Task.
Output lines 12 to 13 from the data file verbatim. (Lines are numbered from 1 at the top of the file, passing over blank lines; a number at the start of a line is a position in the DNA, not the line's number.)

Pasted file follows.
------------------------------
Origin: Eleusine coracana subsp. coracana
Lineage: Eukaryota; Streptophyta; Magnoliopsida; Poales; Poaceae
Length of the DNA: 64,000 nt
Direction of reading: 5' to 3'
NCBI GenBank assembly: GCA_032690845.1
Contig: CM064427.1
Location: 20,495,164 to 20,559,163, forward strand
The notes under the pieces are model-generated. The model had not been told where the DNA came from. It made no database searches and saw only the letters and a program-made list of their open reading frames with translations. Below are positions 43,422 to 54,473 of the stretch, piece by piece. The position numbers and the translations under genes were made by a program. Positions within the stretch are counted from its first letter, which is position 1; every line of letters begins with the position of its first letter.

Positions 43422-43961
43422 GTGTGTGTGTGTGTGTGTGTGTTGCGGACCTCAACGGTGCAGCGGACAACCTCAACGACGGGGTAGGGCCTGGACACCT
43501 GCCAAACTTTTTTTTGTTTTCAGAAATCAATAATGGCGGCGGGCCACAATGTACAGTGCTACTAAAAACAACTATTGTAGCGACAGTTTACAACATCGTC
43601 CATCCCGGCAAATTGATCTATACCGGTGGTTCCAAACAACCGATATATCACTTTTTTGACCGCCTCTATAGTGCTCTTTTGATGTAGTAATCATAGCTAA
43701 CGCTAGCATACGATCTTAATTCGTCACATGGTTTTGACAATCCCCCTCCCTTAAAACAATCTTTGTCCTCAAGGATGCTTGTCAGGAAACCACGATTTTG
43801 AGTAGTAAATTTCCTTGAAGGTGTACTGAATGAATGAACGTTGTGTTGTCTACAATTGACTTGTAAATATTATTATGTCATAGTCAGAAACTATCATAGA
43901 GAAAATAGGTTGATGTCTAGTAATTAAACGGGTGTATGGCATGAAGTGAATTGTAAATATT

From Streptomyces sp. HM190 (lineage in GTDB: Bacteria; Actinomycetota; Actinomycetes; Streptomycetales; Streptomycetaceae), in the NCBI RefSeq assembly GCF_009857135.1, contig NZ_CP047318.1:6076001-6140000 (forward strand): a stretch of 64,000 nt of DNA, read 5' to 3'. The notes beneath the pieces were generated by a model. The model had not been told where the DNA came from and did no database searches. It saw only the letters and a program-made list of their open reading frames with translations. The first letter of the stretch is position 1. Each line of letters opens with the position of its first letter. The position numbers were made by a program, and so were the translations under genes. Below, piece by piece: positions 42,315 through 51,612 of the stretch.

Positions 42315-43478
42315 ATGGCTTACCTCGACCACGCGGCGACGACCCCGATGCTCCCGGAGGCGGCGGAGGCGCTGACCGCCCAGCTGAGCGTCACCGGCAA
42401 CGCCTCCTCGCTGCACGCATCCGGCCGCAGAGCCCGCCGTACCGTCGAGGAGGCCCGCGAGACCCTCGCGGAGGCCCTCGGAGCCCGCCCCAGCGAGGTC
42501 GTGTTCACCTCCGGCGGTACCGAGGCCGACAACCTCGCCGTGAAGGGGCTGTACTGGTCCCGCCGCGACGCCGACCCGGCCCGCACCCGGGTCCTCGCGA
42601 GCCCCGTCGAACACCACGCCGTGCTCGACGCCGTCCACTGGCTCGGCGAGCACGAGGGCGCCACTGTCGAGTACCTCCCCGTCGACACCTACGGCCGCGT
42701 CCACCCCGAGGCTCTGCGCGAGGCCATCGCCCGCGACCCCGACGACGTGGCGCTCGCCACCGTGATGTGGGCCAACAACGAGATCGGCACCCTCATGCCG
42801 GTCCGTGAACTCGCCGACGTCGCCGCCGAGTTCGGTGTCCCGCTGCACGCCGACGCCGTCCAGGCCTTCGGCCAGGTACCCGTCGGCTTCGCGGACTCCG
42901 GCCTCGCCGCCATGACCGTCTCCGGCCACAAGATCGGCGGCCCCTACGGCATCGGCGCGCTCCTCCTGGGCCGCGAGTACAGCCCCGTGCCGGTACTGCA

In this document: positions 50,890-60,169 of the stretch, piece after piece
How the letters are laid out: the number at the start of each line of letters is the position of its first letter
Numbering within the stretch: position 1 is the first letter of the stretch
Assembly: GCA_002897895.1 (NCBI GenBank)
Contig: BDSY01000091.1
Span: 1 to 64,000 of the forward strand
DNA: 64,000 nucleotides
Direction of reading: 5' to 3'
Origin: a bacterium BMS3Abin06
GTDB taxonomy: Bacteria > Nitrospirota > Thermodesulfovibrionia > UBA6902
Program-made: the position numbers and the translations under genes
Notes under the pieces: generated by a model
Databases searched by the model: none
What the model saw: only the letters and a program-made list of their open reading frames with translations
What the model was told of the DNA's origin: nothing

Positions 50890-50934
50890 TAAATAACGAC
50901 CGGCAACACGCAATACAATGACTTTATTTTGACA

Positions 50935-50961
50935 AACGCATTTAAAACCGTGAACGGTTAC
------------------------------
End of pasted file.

43601 CATCCCGGCAAATTGATCTATACCGGTGGTTCCAAACAACCGATATATCACTTTTTTGACCGCCTCTATAGTGCTCTTTTGATGTAGTAATCATAGCTAA
43701 CGCTAGCATACGATCTTAATTCGTCACATGGTTTTGACAATCCCCCTCCCTTAAAACAATCTTTGTCCTCAAGGATGCTTGTCAGGAAACCACGATTTTG